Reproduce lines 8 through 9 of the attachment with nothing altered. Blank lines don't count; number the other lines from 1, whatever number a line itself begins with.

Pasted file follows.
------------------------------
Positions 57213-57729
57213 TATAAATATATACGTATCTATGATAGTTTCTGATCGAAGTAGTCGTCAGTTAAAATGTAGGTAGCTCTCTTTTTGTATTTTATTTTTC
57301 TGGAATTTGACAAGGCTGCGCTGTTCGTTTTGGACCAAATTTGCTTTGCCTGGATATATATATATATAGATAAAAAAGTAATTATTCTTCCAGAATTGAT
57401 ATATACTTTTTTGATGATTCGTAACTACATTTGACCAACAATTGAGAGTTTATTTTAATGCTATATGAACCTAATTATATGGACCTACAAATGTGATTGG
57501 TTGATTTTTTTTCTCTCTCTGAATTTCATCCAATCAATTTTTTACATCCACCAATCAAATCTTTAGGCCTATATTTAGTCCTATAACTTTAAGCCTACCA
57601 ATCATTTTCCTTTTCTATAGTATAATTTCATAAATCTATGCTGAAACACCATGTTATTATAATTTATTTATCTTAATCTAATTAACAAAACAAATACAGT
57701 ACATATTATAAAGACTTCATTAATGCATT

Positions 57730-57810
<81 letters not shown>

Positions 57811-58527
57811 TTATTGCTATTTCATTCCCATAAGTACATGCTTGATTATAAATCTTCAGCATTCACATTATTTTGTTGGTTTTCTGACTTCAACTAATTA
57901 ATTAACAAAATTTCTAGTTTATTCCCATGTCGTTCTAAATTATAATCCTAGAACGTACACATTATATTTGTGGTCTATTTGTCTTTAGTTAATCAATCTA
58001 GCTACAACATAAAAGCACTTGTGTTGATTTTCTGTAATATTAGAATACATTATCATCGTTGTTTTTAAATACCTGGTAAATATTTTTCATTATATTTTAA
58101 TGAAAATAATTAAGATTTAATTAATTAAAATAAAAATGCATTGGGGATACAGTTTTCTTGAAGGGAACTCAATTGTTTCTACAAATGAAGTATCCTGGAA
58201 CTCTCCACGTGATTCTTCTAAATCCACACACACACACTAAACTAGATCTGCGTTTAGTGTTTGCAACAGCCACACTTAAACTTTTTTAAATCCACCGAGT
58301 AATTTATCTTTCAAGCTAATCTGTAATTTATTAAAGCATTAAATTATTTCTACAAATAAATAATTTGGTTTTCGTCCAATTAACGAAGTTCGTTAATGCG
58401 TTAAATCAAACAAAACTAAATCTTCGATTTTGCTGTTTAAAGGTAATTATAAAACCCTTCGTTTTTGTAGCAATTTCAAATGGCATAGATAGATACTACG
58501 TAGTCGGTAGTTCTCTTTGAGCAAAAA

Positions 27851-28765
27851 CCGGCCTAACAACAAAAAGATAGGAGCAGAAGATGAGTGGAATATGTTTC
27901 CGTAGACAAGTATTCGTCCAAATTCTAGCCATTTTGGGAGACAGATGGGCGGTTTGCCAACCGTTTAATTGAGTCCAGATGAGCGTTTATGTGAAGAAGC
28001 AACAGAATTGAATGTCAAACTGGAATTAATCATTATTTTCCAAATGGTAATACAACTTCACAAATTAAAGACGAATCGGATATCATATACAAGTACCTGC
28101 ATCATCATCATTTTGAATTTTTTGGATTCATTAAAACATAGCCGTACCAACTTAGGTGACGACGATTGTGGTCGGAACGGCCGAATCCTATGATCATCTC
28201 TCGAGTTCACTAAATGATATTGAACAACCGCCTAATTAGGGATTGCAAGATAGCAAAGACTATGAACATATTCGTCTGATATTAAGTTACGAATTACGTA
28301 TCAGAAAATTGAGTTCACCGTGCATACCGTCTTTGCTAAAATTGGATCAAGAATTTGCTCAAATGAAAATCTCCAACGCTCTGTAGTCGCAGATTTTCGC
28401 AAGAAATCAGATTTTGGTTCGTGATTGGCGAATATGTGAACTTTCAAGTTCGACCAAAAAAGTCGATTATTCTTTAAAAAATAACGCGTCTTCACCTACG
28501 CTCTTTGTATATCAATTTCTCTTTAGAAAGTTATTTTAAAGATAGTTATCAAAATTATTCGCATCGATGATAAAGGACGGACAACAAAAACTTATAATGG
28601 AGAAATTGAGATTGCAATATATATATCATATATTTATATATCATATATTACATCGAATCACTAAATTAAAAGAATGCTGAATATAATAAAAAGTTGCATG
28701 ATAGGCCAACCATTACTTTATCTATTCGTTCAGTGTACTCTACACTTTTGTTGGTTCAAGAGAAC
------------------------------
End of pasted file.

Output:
Positions 57730-57810
<81 letters not shown>